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The Leadoff Nit
2003-04-07 08:30
by Jon Weisman
Note: The Dodger Thoughts blog has moved to the Los Angeles Times.

With nitpicking opportunities galore from the Padres series, I'm gonna go with Dave Roberts.

Roberts has one walk through six games, to go with his five hits. Batting slumps will always come, for individuals as well as teams, but you can mitigate them with the ability to draw a free pass.

As the leadoff hitter, it is more important for Roberts than for anyone else to maintain that skill.

The home run and triple Roberts hit against Arizona should have only helped him do this. Instead, Roberts staggered through San Diego, rarely making good contact, nor giving the Padre pitchers any reason to be scared of him. And to those pitchers' credit, they executed. They did not walk a slumping hitter.

HereÕs RobertsÕ first at-bat Sunday:

Pitch 1: ball 1
Pitch 2: ball 2
Pitch 3: strike 1 (looking)
Pitch 4: in play
D. Roberts grounded out to pitcher.

The good news is that Roberts took three pitches, so I suppose that itÕs no sin that he swung. But with the count and selectivity in his favor, Roberts has to do better than hit a comebacker. And frankly, when both he and the team are slumping, Roberts should consider taking even more pitches.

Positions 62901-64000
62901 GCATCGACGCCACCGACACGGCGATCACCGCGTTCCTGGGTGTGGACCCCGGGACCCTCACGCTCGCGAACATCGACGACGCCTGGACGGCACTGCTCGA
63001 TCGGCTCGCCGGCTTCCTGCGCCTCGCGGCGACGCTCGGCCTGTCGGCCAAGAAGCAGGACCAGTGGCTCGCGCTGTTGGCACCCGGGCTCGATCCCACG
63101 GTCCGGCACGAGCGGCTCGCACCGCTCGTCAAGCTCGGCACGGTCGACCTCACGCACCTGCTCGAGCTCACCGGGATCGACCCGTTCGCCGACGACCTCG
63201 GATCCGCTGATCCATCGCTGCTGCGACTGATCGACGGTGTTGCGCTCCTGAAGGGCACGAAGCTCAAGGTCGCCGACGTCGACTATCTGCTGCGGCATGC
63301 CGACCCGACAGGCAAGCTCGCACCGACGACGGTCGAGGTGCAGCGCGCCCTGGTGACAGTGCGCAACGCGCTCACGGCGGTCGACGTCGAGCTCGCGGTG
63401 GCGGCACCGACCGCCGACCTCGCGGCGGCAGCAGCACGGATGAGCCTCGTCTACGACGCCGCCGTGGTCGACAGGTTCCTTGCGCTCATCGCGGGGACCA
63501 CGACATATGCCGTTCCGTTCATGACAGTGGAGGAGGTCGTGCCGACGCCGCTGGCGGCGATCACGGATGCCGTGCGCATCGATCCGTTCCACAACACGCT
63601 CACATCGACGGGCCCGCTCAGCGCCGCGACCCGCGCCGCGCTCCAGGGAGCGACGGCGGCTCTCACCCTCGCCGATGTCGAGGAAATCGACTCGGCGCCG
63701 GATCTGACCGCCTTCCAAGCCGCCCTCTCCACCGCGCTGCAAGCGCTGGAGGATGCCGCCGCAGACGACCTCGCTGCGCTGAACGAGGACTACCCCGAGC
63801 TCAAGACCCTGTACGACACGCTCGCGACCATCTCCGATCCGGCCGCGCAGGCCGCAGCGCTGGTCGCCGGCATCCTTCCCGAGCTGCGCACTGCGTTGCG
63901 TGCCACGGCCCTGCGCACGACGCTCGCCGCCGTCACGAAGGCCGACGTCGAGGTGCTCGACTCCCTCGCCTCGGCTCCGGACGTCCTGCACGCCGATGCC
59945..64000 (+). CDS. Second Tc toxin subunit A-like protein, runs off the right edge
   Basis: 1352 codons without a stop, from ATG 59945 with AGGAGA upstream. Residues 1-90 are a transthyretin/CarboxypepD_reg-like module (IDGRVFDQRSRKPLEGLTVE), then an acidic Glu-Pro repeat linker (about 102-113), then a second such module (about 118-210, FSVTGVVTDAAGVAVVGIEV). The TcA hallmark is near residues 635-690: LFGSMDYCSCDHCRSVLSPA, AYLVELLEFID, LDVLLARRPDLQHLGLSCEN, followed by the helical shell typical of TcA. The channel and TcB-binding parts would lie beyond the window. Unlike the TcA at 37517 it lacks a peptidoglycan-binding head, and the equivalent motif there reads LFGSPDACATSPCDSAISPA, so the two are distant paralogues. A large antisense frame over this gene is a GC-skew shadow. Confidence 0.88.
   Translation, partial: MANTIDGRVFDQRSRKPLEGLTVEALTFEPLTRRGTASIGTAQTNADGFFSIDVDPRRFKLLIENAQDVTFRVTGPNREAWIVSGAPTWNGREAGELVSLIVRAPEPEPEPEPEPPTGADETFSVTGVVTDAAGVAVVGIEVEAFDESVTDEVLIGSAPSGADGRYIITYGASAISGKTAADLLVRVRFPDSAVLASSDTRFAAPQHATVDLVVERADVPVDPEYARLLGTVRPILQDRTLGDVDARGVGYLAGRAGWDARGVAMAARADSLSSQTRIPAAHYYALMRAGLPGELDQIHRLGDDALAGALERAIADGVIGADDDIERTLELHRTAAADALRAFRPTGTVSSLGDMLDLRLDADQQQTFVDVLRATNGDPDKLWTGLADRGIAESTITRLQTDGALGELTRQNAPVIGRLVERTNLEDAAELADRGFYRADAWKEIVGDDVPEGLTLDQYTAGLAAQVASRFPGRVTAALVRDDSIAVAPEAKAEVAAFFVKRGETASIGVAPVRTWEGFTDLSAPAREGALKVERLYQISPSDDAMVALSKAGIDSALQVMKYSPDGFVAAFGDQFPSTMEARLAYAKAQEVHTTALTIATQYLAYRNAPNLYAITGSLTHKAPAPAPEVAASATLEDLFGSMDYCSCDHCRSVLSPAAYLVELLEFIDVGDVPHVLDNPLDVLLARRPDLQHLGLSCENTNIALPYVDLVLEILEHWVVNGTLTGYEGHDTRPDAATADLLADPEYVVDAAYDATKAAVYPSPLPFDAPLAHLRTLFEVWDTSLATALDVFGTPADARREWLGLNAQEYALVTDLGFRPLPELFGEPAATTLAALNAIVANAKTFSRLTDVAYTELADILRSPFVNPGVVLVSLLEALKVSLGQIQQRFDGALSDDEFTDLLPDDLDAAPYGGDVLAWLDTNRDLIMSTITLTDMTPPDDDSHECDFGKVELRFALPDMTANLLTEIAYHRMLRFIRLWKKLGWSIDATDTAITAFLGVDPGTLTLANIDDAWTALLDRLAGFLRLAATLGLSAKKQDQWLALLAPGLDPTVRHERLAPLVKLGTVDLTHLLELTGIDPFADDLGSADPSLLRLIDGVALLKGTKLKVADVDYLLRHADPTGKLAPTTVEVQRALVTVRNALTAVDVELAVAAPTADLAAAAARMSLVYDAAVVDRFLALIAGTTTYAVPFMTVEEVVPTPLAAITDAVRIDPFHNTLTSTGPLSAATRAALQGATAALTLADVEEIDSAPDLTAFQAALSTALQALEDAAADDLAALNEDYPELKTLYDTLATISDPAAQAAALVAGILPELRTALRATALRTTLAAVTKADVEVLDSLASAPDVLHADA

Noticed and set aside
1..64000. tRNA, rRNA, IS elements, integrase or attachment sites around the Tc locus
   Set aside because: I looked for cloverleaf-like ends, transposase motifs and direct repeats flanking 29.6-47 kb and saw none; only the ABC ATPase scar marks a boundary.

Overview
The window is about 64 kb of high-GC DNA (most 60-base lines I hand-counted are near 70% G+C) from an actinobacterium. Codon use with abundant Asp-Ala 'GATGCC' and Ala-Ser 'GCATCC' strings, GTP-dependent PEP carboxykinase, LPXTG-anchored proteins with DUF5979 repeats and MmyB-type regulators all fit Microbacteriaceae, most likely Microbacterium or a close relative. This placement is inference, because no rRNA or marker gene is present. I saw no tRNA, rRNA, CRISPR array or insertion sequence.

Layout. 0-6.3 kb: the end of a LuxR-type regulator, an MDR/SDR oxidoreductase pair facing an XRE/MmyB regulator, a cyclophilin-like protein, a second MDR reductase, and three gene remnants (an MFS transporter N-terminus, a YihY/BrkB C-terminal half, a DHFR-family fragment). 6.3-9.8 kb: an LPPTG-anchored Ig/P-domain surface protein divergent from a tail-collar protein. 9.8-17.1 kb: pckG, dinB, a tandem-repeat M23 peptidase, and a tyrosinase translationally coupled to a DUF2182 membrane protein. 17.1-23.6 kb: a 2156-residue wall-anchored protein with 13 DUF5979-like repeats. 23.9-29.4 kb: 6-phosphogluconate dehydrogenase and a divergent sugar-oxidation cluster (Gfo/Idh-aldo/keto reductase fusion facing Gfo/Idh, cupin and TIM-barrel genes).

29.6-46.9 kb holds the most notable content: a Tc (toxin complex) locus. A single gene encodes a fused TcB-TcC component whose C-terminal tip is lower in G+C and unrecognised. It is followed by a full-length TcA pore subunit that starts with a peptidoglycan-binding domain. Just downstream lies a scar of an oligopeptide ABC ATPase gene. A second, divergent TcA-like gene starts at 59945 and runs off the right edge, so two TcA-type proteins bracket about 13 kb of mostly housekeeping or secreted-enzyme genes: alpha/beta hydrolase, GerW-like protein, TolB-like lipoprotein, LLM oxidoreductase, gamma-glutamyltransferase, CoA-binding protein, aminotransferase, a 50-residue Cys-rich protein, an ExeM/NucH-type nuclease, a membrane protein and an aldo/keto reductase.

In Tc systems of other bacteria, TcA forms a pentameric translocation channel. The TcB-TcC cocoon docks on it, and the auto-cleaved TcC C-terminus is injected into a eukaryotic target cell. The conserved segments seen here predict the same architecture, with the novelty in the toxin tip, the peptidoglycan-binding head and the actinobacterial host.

Coming off the successful series against Arizona, Roberts saw seven pitches in each of his first two at-bats against the Padres, walking in the second plate appearance. After that, the Padres took the lead off Kazuhisa Ishii, and Roberts immediately became less patient.

In his next three plate appearances, Roberts saw five, five and four pitches. Then, in each game in the rest of the series, he had exactly one plate appearance of more than four pitches.

In basketball, they say that the best way to revive a slumping offense is to play good defense that will generate opportunities. The same approach might help Roberts and the Dodgers.

The hope here is not that Roberts does not become a defensive hitter. But he needs to continue to work proactively on drawing walks, rather than depending on an opposing pitcherÕs wildness. Walks need to be a fundamental part of his game, not a byproduct of his game.

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